United States Supports South African Anti-Wildlife Trafficking Efforts

In fulfillment of the pledge made by President Obama during his 2013 Africa trip, we are pleased to announce our commitment of $3 million to fund anti-wildlife trafficking efforts in South Africa.  This funding comes through the U.S. Department of State’s Bureau of International Narcotics and Law Enforcement Affairs (INL), and clearly demonstrates the increased U.S. focus on combatting the scourge of wildlife trafficking, as laid out in the 2014 National Strategy for Combating Wildlife Trafficking.

$2.25 million will specifically fund efforts in South Africa to:

  • assist law enforcement in conducting intelligence-driven investigations;
  • build expertise that will help analyze and map the illicit wildlife trade to support proactive targeting of illicit networks;
  • improve communications between counterparts in the wildlife and criminal justice communities; and
  • assist the Government in building strong partnerships with neighboring African countries and consumer countries in Asia to ensure more regular coordination and the sharing of information related to wildlife trafficking.

The recipient organizations are:

  • The South African Council for Scientific and Industrial Research, which will systemically analyze the law enforcement chain with a specific focus on identifying areas for improvement;
  • The Endangered Wildlife Trust, which – in collaboration with the African Wildlife Foundation and International Fund for Animal Welfare – will help improve transnational wildlife crime investigations and prosecutions within South Africa and the region, while increasing the number and severity of sentences for perpetrators;
  • George Mason University’s Terrorism, Transnational Crime, and Corruption Center (TraCCC), which will support South African authorities and law enforcement efforts globally in tracking and disrupting transnational horn smuggling networks;
  • The World Wide Fund for Nature South Africa (WWF-SA), which will provide wildlife and criminal justice sector stakeholders both within South Africa and internationally a forum to increase networking and communication. This project will also develop mechanisms to increase cooperation and the sharing of information to harness collective efforts to combat illegal wildlife trade.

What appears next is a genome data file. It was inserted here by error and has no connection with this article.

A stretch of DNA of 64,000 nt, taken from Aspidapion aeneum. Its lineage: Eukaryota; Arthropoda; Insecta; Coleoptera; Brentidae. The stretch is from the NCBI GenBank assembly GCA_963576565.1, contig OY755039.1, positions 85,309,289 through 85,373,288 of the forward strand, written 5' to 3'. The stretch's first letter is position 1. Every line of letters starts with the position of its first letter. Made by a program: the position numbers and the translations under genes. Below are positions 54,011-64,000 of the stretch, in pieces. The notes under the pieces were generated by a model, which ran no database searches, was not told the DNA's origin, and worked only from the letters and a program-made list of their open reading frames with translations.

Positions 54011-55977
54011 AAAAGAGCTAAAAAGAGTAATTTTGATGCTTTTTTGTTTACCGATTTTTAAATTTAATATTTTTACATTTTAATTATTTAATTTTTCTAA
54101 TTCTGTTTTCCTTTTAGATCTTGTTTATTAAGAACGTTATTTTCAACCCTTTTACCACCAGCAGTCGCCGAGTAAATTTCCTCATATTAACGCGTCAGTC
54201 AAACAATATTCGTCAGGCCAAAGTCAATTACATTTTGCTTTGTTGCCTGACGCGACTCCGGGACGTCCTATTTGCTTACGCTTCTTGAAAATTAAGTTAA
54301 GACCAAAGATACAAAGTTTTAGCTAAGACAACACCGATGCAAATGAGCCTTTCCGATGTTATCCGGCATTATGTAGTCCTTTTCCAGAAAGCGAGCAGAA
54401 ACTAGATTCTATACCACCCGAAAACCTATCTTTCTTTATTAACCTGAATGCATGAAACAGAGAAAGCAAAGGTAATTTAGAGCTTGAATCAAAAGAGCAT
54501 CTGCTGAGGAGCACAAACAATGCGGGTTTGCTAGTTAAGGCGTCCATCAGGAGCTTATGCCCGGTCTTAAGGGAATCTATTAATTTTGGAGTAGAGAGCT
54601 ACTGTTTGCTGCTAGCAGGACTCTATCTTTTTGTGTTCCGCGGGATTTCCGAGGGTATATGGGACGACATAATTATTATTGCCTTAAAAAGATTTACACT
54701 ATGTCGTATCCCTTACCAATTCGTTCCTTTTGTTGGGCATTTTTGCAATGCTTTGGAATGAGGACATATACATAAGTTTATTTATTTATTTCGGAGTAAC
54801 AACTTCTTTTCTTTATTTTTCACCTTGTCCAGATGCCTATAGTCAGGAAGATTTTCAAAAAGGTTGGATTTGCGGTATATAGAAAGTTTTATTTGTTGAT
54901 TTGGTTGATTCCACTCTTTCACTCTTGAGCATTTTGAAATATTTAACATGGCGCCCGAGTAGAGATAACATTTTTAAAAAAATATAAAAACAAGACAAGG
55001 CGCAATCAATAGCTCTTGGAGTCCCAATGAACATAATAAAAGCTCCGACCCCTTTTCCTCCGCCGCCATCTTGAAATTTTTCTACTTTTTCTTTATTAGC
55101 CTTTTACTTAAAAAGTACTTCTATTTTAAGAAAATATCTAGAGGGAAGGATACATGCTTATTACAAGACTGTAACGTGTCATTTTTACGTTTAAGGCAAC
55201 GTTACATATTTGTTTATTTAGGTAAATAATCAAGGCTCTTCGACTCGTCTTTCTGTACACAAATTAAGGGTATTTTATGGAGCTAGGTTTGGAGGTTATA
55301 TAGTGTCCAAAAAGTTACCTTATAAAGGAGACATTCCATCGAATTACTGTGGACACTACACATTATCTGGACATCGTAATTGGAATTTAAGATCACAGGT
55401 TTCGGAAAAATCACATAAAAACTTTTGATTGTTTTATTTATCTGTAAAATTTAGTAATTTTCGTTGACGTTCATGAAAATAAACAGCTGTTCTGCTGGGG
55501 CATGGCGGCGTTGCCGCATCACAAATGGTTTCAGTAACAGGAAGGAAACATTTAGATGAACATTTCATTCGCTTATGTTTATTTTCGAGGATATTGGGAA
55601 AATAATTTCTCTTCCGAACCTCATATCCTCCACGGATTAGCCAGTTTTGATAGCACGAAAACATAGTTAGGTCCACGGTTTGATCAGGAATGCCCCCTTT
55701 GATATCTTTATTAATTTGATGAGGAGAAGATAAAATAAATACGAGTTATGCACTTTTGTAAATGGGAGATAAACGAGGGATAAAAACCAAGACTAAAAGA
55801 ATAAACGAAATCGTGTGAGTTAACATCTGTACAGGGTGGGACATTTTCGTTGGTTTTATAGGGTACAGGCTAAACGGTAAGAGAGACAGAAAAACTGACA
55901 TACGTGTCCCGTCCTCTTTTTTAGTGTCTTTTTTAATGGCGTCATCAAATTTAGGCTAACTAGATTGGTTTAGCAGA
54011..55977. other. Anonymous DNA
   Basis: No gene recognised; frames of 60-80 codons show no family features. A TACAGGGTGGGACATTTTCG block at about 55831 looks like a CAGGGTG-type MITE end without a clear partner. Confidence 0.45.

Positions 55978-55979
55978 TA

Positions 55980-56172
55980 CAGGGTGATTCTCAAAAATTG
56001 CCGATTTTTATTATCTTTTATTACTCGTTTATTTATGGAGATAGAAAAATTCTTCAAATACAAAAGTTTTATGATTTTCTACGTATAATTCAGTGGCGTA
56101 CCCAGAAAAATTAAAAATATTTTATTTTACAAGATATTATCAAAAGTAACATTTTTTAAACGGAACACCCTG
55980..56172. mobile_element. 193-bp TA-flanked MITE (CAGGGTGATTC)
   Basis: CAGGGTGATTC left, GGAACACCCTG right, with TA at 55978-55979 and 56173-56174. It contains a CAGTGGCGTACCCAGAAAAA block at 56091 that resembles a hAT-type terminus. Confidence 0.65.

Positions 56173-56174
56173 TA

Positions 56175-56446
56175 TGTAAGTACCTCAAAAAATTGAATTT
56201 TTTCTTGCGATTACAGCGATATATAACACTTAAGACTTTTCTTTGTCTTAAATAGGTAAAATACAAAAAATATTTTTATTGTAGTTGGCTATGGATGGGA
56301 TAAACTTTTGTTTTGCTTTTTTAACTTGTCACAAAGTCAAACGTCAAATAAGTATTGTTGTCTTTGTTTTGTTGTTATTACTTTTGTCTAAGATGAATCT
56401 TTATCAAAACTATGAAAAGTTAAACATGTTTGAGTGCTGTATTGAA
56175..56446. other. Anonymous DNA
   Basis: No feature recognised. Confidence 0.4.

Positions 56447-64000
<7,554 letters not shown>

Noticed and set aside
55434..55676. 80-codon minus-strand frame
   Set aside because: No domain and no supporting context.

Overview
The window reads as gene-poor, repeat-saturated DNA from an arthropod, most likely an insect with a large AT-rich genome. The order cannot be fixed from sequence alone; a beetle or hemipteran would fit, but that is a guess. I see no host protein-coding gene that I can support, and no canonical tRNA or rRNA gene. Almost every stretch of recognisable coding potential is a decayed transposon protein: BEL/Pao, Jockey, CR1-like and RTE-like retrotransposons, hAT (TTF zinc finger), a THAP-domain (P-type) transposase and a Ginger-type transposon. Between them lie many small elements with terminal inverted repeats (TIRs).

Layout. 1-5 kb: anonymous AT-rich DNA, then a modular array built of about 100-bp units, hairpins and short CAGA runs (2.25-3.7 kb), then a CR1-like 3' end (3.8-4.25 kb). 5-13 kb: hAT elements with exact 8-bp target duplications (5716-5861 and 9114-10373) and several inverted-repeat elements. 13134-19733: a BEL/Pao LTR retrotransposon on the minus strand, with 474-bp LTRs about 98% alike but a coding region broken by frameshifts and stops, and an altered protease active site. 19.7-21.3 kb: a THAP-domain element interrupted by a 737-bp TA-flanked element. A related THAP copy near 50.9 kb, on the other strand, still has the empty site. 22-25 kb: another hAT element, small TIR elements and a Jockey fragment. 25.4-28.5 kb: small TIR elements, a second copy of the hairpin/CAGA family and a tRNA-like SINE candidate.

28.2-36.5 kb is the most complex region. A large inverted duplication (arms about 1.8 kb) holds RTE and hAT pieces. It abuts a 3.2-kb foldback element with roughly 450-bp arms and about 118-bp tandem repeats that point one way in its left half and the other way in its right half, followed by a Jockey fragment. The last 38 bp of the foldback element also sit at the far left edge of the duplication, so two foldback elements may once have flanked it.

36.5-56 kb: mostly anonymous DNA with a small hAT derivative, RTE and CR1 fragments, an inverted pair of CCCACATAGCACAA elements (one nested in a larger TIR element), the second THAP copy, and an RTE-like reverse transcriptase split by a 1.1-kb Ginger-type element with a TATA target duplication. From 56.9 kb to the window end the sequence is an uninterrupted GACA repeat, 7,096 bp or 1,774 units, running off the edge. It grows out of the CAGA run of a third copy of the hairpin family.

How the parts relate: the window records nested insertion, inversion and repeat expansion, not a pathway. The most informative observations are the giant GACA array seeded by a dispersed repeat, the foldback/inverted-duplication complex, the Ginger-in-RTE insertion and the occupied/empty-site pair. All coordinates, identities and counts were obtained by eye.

Additionally, the U.S. Department of State is proud to donate to South African park rangers at the national and provincial levels $750,000 worth of survival, surveillance, and investigative equipment to support their efforts to combat poaching and illegal wildlife trafficking.  As part of this funding, tomorrow we will donate two 4×4 trailers to park officials in Free State and Kwa-Zulu Natal provinces.  These trailers will carry forensic equipment to crime scenes, ensuring rangers and environmental management inspectors have the tools they need to properly collect evidence — the first step in the successful investigation and prosecution of criminals.

On Friday, November 14 at 2:30 pm at the U.S. Embassy Pretoria,there will be a hand-over of the equipment mentioned. Media is invited to this event. We ask the media to arrive by 2:00pm so that they may gain access into the Embassy with their equipment.

Like other forms of illicit trade, wildlife trafficking undermines security across nations.  Well-armed, well-equipped, and well-organized networks of criminals, insurgent elements, and corrupt officials exploit porous borders and under-resourced institutions to profit from trading in poached wildlife.

Record high demand for illegally traded wildlife products, coupled with inadequate preventative measures and weak institutions, has resulted in an explosion of illicit trade in wildlife in recent years.

As South African Minister of Environmental Affairs Edna Molewa has said, “It is now widely recognized that the consequences of environmental crimes stretch far beyond ecological impacts and have socio-economic and health effects that disrupt entire economies and ecosystems. Environmental crimes also undermine legal and environmentally sustainable activities and reduce future options for the use of natural resources.”

We applaud the efforts of the South African government in fighting these crimes and we look forward to continuing to cooperate with it to disrupt the criminal networks involved.

For additional information on United States Government efforts to stop wildlife trafficking world-wide, go to: